Getting an HTML5 Game on Steam 1 : Greenlight

Ricardo Lopes
Oct 22, 2015 · 3 min read

Originally posted to blog.bravebunny.co

In this series I’ll document the steps taken to get a game made with Phaser up and running on Steam, from the Greenlight process to publishing. This will also include steps to integrate your game with Steam services like leaderboards and achievements.

Keep in mind that the only reason this series deals with the Phaser framework is because that’s the one we used. Most of the steps will be very similar, if not identical, to the ones you’d have to take on another framework. So this isn’t really a general guide but more of a diary documenting the way we decided to do it. That said, I’ll still mention some alternatives I find relevant along the way.


Steam Greenlight

The first step to getting on Steam is Greenlight, so I’ll start there. This is already well documented and doesn’t really have anything to do with Javascript games specifically, so I’ll try to keep it short.

If you’re using Phaser and are reading this, there’s a good chance this is one of your first games and you want everything to be as cheap as possible. As our budget is basically zero, the Steam Greenlight fee (€90 or $100 US) would be a considerable risk for us at this point. So we opted to use the help of a publisher that contacted us. This allowed us to get our game on Greenlight without having to pay anything upfront, in exchange for a (not very small) percentage of the profits. It may not seem like a good idea to give away such a large portion of your profits when so much of it is already going to the Steam store, but it is a good choice when you can’t afford the fee. If you’re in a similar situation, look around for a publisher that may give you a good deal.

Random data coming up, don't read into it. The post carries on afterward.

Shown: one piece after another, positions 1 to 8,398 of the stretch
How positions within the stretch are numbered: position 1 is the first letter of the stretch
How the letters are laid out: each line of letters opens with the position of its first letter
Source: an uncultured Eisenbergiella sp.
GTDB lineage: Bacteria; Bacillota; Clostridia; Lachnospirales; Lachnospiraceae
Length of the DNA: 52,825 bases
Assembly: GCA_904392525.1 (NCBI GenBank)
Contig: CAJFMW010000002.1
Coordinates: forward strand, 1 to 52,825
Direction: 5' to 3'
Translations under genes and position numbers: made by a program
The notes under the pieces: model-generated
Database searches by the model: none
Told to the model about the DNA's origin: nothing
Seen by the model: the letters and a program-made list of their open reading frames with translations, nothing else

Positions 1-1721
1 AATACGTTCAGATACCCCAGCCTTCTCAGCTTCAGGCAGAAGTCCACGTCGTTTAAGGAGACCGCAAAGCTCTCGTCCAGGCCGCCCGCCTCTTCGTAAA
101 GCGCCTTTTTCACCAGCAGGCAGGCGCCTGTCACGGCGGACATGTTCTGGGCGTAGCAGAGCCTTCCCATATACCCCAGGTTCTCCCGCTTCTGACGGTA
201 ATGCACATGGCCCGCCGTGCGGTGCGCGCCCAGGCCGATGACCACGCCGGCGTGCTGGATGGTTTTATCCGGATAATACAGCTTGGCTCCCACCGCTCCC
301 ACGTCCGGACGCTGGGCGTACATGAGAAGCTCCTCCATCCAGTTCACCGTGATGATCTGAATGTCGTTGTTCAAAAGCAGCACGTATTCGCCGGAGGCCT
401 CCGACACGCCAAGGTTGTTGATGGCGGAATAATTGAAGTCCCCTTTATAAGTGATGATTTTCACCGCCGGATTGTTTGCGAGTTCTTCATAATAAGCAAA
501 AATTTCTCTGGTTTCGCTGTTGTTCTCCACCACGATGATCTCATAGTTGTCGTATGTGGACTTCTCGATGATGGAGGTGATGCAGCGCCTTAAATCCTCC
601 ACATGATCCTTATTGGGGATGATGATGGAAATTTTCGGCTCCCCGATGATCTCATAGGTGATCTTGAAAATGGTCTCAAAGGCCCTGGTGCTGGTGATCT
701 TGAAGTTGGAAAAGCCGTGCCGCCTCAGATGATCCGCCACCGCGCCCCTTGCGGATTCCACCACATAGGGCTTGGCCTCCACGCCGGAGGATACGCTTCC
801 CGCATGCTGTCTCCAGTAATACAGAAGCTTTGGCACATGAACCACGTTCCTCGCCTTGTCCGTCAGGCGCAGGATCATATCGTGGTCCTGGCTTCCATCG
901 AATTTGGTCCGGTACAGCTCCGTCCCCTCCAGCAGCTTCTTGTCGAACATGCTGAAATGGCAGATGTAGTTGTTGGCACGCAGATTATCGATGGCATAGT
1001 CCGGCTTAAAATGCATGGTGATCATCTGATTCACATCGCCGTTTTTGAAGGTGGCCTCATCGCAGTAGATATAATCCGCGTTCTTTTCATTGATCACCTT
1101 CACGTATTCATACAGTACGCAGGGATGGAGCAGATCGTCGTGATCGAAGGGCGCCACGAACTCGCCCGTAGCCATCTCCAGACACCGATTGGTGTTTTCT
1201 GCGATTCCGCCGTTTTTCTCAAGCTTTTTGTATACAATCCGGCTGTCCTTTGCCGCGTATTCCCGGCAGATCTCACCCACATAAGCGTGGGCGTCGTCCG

After the Greenlight page was up, our publisher advertised our game at a few different places, but mostly on Twitter and through Steam key giveaways of their other games. It’s hard to tell how much this actually helped, but I’m sure it would have been much harder to get greenlit. Some users have been vocal about our publisher’s more aggressive advertising tactics on Twitter, but they seem to work.

While it may be hard to tell how much the publishers helped, we have to keep in mind that the most important part of their job comes *after* the game has launched.

If you opt to do it yourself, you’ll have to use the social media to your advantage and try to get those votes flowing. It’s also a good idea to have active discussions and updates on the Greenlight page to keep the users interested.

That’s it for the first part of this series. Again, this was just a quick introduction and didn’t really focus on the actual game, but the next parts will differ in that aspect. Next I’ll be looking at the changes we had to make to our interface to make it more PC-friendly, and avoid making the player feel like they’re playing a cheap port of a mobile game.

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